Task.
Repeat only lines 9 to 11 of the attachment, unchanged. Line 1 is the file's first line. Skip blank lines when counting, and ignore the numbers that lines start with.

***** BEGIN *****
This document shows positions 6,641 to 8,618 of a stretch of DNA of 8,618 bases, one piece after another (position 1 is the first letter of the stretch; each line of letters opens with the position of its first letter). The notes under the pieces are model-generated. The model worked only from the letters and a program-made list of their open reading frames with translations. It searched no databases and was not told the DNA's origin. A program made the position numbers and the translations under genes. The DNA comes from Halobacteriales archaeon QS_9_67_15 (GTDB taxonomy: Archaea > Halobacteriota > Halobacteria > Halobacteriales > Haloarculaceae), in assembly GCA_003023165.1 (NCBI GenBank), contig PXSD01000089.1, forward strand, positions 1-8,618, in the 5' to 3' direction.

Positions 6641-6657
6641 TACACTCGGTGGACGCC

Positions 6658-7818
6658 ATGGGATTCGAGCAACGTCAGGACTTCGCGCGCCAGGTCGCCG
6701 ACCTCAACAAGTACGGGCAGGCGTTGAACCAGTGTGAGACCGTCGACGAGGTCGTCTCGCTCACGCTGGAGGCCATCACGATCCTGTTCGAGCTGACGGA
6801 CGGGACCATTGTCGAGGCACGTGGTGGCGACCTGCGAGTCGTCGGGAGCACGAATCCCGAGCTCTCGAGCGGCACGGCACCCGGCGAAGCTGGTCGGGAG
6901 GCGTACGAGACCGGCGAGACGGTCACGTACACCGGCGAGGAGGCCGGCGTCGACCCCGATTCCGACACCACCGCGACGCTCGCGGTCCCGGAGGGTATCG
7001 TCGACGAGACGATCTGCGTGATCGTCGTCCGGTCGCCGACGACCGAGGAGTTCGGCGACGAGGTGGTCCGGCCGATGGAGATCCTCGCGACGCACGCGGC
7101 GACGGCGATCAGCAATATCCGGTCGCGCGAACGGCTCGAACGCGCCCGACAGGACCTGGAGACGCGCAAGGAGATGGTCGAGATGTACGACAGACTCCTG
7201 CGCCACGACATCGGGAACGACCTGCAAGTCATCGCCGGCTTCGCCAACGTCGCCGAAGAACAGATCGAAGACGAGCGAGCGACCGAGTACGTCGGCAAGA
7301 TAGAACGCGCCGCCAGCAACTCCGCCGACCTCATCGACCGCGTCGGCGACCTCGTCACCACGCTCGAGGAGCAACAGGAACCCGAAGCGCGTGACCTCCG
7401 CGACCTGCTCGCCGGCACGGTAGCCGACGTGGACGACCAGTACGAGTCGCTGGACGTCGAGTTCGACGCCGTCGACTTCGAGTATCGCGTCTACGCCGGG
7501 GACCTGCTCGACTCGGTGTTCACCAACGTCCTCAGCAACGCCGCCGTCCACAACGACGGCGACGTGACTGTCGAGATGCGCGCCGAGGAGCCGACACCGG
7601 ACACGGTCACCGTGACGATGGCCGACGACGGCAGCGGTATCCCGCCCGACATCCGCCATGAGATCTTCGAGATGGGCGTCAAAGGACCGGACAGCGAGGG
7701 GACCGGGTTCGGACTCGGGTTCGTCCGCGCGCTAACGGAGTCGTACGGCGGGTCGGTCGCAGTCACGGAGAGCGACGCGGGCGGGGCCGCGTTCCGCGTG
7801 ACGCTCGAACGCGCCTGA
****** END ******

7001 TCGACGAGACGATCTGCGTGATCGTCGTCCGGTCGCCGACGACCGAGGAGTTCGGCGACGAGGTGGTCCGGCCGATGGAGATCCTCGCGACGCACGCGGC
7101 GACGGCGATCAGCAATATCCGGTCGCGCGAACGGCTCGAACGCGCCCGACAGGACCTGGAGACGCGCAAGGAGATGGTCGAGATGTACGACAGACTCCTG
7201 CGCCACGACATCGGGAACGACCTGCAAGTCATCGCCGGCTTCGCCAACGTCGCCGAAGAACAGATCGAAGACGAGCGAGCGACCGAGTACGTCGGCAAGA